Henderson has been a regular contributor the Cato Institute publication, Regulation. He is also the author of several Cato “briefing papers” and “policy reports.” Sample Regulation articles below.

Fall 2017

Spring 2017

Summer 2016

Winter 2015/2016

Summer 2015

Spring 2015

Winter 2014-2015

  • A Feel for Economics: Murray L. Weidenbaum, 1927–2014 by David R. Henerson

Summer 2014

Spring 2014

Winter 2013–2014

Summer 2013

Spring 2013

Winter 2012–2013

Fall 2012

Spring 2012

Winter 2011–2012

Fall 2011

Summer 2011

Winter 2010–2011

Summer 2010

Winter 2009–2010

Fall 2009

Summer 2009

Spring 2009

Fall 2008

Summer 2008

Winter 2008–2009

January/February 1985


  1. David R. Henderson,” Hoover Institution. Archived December 30, 2017. Archive.is URLhttps://archive.is/I8N26

  2. David R. Henderson,” Fraser Institute. Archived December 30, 2017. Archive.is URL: https://archive.is/LQZ8r

  3. David Henderson: Archives,” Econolog. Archived December 30, 2017. Archive.is URL: https://archive.is/2uoVc

  4. David R. Henderson and John H. Cochrane. “Climate Change Isn’t the End of the World,” The Wall Street journal, July 30, 2017. Archive.is URLhttps://archive.is/AVZLb

  5. David Henderson. “Trump’s Pick versus Reagan’s,Econlog, December 11, 2016. Archived December 30, 2017. Archive.is URL: https://archive.is/LTxUI

  6. A carbon tax is not a ‘price’,” Fraser Forum, August 4, 2016. Archived December 30, 2017. Archive.is URL: https://archive.is/dDXOy

  7. “Ethics and Energy reviewed by David R. Henderson” (PDF), Regulation Vol. 38, No. 2 (Summer 2015).

  8. “’Clean’ Energy and Disguised Costs: Reviewed by David R. Henderson” (PDF)Regulation vol. 33 No. 209 (Summer 2010).

  9. David R. Henderson and Charles L. Hooper. “Flawed Climate Models,” Hoover Institution, April 4, 2017. Archived December 30, 2017. Archive.is URL: https://archive.is/lcMbu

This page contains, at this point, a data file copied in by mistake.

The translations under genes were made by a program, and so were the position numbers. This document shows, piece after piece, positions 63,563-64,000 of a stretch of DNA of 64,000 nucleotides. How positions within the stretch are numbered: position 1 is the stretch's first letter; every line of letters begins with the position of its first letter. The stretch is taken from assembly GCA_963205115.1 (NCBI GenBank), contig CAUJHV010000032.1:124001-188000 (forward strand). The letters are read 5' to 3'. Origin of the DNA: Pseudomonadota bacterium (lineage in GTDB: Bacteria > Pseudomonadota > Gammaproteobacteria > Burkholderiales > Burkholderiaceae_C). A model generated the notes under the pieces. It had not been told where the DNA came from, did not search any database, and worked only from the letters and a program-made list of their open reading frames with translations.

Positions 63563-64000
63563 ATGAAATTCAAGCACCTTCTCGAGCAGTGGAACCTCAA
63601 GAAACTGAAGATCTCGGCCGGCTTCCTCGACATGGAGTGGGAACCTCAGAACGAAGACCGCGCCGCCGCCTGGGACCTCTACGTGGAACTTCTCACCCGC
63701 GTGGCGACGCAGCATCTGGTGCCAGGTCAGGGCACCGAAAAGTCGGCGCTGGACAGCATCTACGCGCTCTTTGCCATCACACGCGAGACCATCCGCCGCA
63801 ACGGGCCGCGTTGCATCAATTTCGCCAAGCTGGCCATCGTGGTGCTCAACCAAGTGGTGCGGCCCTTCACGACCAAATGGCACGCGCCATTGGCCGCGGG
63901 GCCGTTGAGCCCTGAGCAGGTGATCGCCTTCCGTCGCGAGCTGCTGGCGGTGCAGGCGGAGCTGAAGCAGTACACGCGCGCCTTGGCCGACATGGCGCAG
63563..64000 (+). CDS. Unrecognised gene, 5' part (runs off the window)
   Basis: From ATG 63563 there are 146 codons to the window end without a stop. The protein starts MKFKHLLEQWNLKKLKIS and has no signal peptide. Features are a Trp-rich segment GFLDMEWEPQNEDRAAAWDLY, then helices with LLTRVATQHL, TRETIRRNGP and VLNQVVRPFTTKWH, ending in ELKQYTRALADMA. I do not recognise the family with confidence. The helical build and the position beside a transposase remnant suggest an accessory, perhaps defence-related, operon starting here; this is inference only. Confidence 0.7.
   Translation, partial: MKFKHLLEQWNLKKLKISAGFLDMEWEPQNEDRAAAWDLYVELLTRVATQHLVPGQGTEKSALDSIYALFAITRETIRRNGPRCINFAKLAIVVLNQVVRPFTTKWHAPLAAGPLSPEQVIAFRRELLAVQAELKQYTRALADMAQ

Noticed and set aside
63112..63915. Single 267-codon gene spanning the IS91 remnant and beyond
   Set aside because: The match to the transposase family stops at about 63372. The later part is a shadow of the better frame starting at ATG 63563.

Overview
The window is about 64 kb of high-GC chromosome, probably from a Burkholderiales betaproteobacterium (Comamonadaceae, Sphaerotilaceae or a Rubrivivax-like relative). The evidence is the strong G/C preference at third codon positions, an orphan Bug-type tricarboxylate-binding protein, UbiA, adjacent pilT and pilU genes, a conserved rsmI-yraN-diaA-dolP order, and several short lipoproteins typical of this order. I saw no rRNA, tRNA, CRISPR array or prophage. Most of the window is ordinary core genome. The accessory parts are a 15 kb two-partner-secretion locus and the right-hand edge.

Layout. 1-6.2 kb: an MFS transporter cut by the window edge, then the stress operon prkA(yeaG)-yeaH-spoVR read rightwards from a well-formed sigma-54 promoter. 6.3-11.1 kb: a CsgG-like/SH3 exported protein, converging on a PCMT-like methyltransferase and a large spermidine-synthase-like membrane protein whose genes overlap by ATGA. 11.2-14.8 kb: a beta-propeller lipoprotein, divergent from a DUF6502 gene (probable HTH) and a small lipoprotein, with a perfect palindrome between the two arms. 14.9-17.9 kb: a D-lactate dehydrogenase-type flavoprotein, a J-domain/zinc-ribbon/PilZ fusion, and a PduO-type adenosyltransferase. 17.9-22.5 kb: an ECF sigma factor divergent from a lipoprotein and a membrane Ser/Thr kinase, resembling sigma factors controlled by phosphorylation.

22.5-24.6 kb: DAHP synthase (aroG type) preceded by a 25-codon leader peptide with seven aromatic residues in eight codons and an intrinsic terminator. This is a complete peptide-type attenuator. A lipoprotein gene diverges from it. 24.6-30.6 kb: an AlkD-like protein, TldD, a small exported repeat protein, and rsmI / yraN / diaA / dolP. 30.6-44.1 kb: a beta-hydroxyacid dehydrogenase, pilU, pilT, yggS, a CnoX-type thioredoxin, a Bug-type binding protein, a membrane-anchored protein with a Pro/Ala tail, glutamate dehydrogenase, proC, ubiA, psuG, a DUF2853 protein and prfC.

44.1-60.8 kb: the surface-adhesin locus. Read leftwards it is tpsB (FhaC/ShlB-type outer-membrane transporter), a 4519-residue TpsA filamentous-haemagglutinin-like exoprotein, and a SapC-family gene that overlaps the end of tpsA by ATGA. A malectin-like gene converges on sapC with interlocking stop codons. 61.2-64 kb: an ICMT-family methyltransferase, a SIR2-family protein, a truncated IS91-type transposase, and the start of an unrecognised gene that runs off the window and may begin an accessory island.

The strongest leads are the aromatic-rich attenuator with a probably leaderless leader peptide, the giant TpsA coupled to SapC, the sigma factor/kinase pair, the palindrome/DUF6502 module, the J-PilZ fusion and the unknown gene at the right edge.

10. Storm Brews Over Global Warming,” Chronicle of Higher Education, September 5, 2003. Retrieved from www.cfa.harvard.edu.

  11. Charles L. Hooper and David R. Henderson. “A Fatal Flaw with Climate Models” (PDF), Regulation Vol. 39, No.4 (Winter 2016-2017).

  12. What’s the Right Minimum Wage?” PragerU, October 27, 2014. Archived .mp4 on file at DeSmog.

  13. What We Do,” PragerU.com. Archived May 31, 2016.

  14. Prager U,” Conservative Transparency. Search Performed May 31, 2016.

  15. David Boaz. “Three Views of Matt Ridley,” Cato Institute, September 30, 2010. Archived December 20, 2017. Archive.is URL: https://archive.is/WVgCv

  16. “Reality-Based Optimism: Reviewed by David R. Henderson” (PDF), Regulation Vol. 33, No. 3-9 (Fall 2010).

  17. David R. Henderson. “The Economics of Fuel Economy Standards(PDF), Regulation Vol. 9 No. 106 (January/February 1985).

  18. David Henderson,” LinkedIn. Accessed December 29, 2017. Archived .pdf on file at DeSmog.

  19. About the Library of Economics and Liberty,” Library of Economics and Liberty. Archived December 30, 2017. Archive.is URLhttps://archive.is/JZsjY